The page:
C)     Where there is a reasonably uniform relationship between the front walls of buildings and the street, new buildings must be placed on a lot in conformance with the established relationship. For buildings on corner lots, the setback relationship of both streets should be maintained.

 

D)    The main entrance to the building should be oriented to the street unless the parking layout or the grouping of the buildings justifies another approach, and should be clearly identified as such through building and site design, landscaping, and/or signage.

 

E)     In rural, uncongested areas buildings should be set back from the road so as to conform with the rural character of the area. If the parking is in front, a generous, landscaped buffer between road and parking lot is to be provided. Unused areas should be kept natural, as field, forest, wetland, etc.

The compound is setback from the public road, but is located within 50 ft of the property line.

F)      The site design should avoid creating a building surrounded by a parking lot.

Meets.

G)     The building height shall not exceed 40 feet.

 

This standard is meet do to location of compound.  Shippen asked that the ten foot setback be maintained from the property line to the fence.

What is the height of the buildings.

 

 

9)      Landscaping – The proposed development will provide adequate landscaping in order to define, soften, and/or screen the appearance of parking and developed areas as well as to enhance the physical design of the buildings and the overall development.

No landscaping is proposed.

A)    Landscaping must be provided as part of site design. The landscape plan for the entire site must use landscape materials to integrate the various elements on site, preserve and enhance the particular identity of the site, and create a pleasing site character.

 

B)     The landscaping should define street edges, break up parking areas, soften the appearance of the development, and protect abutting properties.

 

Woofenden made a motion to waive this standard due to the location of the development and natural buffering on-site, Beltramini seconded and all voted in favor.

 

 

 

10)   Buffering – The proposed development will provide for the buffering of adjacent uses where there is a transition from one type of use to another use and for the screening of mechanical equipment and service and storage areas.

No buffering is proposed.

A)    Buffering must be designed to provide a year-round visual screen in order to minimize adverse impacts. It may consist of fencing, evergreens, berms, rocks, boulders, mounds, or a combination thereof.

 

B)     Exposed nonresidential storage areas, exposed machinery, and areas used for the storage or collection of discarded automobiles, auto parts, metals or other articles of salvage or refuse must have sufficient setbacks and screening to provide a visual buffer sufficient to minimize their impact on abutting residential uses and users of public streets.

 

C)     All dumpsters or similar large collection receptacles for trash or other wastes must be screened by fencing or landscaping.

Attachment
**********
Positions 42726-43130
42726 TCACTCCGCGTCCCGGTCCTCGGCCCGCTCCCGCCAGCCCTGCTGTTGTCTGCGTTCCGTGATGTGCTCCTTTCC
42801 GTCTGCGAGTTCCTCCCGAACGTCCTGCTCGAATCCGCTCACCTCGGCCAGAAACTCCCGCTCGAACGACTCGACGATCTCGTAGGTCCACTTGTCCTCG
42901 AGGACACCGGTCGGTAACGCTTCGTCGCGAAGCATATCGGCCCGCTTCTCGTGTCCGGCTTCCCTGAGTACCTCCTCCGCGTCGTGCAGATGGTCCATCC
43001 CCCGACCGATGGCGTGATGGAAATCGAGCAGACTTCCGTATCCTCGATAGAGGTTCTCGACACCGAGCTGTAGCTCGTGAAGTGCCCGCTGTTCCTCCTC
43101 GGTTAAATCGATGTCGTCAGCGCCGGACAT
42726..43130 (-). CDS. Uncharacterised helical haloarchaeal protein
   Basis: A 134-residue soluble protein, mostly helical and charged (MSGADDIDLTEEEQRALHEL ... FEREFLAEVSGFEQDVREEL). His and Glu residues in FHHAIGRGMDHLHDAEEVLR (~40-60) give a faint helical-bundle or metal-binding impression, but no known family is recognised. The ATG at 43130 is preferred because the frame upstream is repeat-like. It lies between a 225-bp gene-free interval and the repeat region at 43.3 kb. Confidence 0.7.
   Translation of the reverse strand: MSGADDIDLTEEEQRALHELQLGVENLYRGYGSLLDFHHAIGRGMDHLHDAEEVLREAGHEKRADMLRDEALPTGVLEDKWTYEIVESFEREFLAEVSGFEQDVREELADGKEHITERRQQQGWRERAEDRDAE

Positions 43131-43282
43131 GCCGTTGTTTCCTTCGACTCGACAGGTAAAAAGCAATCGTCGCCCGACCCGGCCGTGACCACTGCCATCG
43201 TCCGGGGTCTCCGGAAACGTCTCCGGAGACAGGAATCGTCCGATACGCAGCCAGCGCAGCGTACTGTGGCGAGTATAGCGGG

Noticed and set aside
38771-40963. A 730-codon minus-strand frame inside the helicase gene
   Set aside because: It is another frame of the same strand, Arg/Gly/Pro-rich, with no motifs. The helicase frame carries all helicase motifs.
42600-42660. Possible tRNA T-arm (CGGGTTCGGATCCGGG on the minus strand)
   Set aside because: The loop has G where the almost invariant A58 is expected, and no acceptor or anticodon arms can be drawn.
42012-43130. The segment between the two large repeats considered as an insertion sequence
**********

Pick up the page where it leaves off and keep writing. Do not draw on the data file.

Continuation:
D)    The Planning Board may require buffering from impervious areas located adjacent to residential uses.

 

The Board agreed that this standard is not applicable to due the existing on-site conditions.

 

 

 

11)   Utilities –The development must be provided with electrical, telephone, and telecommunication service adequate to meet the anticipated use of the project. New utility lines and facilities must be screened from view to the extent feasible. If the service in the street or on adjoining lots is underground, the new service must be placed underground.

 

The existing and proposed utilities are overhead.

Overhead utilities are proposed.

 

 

12)   Water Supply – The proposed development must be provided with an adequate supply of water.

 

A)    If the project is to be served by a public water supply, the applicant must secure and submit a written statement from the supplier that the proposed water supply system conforms with its design and construction standards, will not result in an undue burden on the source or distribution system, and will be installed in a manner adequate to provide needed domestic and fire protection flows.

 

B)     The proposed development shall connect to public water, unless the applicant can show that it is economically unfeasible.

 

Not applicable as a water supply is not proposed due to the type of use.

 

 

 

13)   Sewage Disposal – The proposed development will be provided with adequate sewage waste disposal.

 

A)    The development must be provided with a method of disposing of sewage which is in compliance with the State Plumbing Code and the Subsurface Wastewater Disposal Rules.

 

B)     When two (2) or more lots or buildings in different ownership share the use of a common subsurface disposal system, the system must be owned and maintained in common by an owners' association. Covenants in the deeds for each lot must require mandatory membership in the association and provide for adequate funding of the association to assure proper maintenance of the system.

 

Not applicable as a water supply is not proposed due to the type of use.

 

 

 

14)   Fire Protection – The proposed development will have adequate fire protection as determined by the Fire Chief and State Fire Marshal’s Office.